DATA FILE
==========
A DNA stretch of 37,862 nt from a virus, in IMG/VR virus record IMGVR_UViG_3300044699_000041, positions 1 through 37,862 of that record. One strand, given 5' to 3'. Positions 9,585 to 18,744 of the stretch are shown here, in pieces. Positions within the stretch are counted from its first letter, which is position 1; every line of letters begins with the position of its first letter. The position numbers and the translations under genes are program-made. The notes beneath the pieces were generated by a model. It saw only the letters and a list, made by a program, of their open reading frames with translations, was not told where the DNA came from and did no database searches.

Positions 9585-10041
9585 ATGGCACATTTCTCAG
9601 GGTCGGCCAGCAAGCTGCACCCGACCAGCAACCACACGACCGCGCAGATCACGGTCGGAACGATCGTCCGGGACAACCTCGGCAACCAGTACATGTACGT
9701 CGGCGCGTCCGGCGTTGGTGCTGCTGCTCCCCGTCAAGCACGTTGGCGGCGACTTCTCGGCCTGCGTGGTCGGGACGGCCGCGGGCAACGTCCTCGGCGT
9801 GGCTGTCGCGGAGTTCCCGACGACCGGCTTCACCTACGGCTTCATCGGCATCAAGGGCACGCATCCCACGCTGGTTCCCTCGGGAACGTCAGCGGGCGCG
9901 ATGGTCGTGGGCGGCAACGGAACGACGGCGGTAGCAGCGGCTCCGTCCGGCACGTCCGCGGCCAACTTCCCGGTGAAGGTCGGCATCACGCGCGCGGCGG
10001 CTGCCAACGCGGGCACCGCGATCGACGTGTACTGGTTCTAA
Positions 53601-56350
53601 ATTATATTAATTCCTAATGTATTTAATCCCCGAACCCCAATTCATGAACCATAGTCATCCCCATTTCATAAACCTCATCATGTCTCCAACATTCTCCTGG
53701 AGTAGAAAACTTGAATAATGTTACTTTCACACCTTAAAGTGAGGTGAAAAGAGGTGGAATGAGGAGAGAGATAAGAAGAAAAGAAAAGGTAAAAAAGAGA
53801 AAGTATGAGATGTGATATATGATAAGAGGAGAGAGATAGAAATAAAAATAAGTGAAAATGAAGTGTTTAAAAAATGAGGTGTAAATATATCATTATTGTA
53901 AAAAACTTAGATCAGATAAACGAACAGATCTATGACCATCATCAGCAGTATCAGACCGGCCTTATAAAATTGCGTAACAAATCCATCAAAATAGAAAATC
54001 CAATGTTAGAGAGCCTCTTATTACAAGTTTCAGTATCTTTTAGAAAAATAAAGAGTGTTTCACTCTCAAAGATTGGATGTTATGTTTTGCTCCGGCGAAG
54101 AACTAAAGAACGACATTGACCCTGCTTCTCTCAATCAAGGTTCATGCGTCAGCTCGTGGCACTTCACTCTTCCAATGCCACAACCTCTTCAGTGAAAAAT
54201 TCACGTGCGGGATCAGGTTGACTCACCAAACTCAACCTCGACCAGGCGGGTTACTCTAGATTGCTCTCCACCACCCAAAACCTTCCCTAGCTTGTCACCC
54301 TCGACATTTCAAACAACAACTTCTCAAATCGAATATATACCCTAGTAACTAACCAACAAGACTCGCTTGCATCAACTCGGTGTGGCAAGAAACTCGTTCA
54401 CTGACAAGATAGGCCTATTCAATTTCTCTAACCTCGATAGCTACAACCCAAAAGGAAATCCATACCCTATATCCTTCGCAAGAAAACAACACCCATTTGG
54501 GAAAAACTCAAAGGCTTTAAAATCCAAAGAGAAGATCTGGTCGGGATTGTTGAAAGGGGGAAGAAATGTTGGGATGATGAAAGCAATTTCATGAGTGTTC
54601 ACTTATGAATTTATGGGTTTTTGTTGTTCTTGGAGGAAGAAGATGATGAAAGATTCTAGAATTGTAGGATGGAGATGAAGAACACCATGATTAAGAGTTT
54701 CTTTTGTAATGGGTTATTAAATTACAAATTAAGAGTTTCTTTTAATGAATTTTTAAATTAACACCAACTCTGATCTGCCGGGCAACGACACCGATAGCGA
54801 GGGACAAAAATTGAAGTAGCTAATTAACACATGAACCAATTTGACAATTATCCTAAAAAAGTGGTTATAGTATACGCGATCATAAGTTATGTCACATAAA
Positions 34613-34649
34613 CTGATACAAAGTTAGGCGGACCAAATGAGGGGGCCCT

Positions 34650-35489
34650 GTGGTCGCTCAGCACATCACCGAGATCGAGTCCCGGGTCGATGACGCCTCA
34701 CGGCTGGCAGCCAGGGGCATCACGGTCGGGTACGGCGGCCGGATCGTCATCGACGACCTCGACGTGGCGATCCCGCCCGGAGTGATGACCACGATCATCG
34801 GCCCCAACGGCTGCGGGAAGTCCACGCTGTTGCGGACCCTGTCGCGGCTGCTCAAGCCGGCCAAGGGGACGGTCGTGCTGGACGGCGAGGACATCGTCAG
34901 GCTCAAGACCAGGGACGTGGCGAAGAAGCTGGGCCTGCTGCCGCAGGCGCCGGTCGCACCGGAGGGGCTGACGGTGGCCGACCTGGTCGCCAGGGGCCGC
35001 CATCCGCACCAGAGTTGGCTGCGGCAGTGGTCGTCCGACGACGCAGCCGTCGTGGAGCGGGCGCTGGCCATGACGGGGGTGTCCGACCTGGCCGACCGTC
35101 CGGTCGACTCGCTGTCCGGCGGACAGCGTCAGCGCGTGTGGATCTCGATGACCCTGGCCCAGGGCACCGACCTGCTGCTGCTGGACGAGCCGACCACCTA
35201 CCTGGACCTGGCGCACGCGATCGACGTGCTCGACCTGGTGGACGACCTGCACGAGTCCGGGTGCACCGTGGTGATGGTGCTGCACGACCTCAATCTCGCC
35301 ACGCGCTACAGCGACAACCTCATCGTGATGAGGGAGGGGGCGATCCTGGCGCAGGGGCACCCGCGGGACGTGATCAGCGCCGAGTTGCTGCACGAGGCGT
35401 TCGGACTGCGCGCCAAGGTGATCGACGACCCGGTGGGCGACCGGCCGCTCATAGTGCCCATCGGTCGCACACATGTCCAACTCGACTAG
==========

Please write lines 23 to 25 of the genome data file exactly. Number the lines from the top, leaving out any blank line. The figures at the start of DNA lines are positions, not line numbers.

Positions 34613-34649
34613 CTGATACAAAGTTAGGCGGACCAAATGAGGGGGCCCT

Positions 34650-35489